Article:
This post is also available in: Dutch

Latest update: 9 February 2023

I wholeheartedly pick a Yoga Teacher Training in Thailand, in Koh Phangan. But I also feel shaky when transferring my money, booking a ticket, and arranging a month off. What am I getting myself into? This is an article full of practical things about my yoga training.

How do you choose a Yoga Teacher Training?

I spend hours on the bookyogaretreats.com site. At first, I don’t really know how to search. What should I pay attention to if I want to do yoga training? Initially, I mainly let the location guide me: I want to go to Thailand, preferably near the beach. At least that’s one filter to start with.

Koh Phangan palm trees

It’s important that you figure out what kind of yoga training you want to join. Do you want to teach Hatha, Yin, Vinyasa, or maybe Nidra? That alone is already a difficult choice for me, so I have my eyes on a multi-style Yoga Teacher Training at One Yoga in Thailand. The emphasis is on Hatha yoga, but it briefly includes other styles. I get quick answers to my questions, and the reviews are very positive. After much deliberation, I choose One Yoga Thailand simply because it keeps popping up in my search results, and I feel good about it. Here you will find all information about this yoga training.

Are you also looking for a Yoga Teacher Training? Be sure to pay attention to the following:

  • Location
  • Dates of the training
  • Duration of the training
  • Number of hours – You can only register with the international Yoga Alliance if you have completed at least 200 hours of training. You can follow modules of 100 hours, but you may only register once you have reached 200. In addition, some yoga schools where you may want to teach require registration with the Yoga Alliance.
  • Price (what is included and excluded)
  • Accommodation options
  • Yoga style
  • Subjects of the program

The Yoga Teacher Training of One Yoga Thailand

I do my Teacher Training at One Yoga Thailand. That is a relatively new yoga school in Koh Phangan. That also means that they are working hard to offer the best yoga training and service. So please don’t take what I write here too literally because there may have been adjustments to the training.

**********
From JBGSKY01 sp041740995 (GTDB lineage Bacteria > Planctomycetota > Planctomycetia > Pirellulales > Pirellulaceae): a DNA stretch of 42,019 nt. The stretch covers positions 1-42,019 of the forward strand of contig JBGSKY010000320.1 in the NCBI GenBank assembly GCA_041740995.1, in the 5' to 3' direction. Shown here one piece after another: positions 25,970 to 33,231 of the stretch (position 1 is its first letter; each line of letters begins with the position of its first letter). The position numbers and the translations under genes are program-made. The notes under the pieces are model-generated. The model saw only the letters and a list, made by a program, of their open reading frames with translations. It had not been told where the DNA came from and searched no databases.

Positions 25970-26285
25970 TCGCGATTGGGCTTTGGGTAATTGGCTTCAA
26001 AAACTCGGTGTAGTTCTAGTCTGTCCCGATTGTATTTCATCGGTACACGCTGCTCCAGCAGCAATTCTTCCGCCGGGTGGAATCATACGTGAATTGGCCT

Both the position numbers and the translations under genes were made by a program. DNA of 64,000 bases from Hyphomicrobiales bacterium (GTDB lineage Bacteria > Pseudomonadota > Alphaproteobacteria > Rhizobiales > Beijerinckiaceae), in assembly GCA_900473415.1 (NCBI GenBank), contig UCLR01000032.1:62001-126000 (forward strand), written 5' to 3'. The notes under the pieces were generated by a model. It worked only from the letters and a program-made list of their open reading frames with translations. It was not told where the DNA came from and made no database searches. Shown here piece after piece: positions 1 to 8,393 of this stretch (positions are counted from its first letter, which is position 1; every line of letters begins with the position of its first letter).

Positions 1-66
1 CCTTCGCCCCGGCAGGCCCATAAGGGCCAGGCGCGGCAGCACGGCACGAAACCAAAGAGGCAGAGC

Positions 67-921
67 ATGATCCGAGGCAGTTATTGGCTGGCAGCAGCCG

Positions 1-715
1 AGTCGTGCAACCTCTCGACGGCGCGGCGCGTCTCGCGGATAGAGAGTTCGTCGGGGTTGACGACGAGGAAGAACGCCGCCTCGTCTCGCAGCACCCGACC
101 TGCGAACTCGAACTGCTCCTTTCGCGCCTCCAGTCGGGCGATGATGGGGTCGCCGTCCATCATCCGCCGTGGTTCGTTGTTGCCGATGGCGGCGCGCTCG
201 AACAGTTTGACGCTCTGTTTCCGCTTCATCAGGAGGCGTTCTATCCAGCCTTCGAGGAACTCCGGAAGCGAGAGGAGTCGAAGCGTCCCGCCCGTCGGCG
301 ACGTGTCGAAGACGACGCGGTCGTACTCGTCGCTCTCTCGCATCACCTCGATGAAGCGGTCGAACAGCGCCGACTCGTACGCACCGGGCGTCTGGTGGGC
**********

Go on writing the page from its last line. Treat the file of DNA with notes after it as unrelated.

One Yoga offers different accommodation types, such as private and shared accommodation. The One Yoga Guesthouse is such a shared accommodation. Most people in my group arrange their accommodation through One Yoga Thailand, but if you want, you can also rent something yourself during your yoga training.

Until the beginning of 2019, One Yoga always rented yoga shalas for teaching programs. When I was there, their own yoga shala was being built. Now it’s in use and looks beautiful.

One Yoga also has a cafe in Sri Thanu. Sri Thanu is the spiritual heart of Koh Phangan. Many yoga schools, healing centers, vegan restaurants, and more exist here. A lovely place to fully immerse yourself in the yoga world.

Tip! Do you also want to know how I experienced the Teacher Training, apart from all practical matters? Then read my blog about my life in a yoga bubble.

The accommodation during my yoga training

Everyone moves into their accommodation on the day before the Yoga Teacher Training. I chose private accommodation (Posh Villa) through One Yoga Thailand. My apartment is spacious, clean and basic: shower (hot water!) with toilet, kitchenette without hob, but with fridge and kettle, a bedroom with a bed and a patio with a bench. Unfortunately, there is no decent closet or chair in the room, but oh well… I buy things like toilet paper and clothes hangers immediately upon arrival. Fortunately, none of that costs much in Thailand: long live 7-Eleven!

The lady who arranges the keys has a small shop on the main street and is almost always there. If I ask her something, she’ll take care of it within a few hours. At the end of my stay, I pay her the electricity bill. The lady indicates that it is usually around 1000 Baht. I have been a little more economical and pay 900 Baht.

First introduction to my yoga group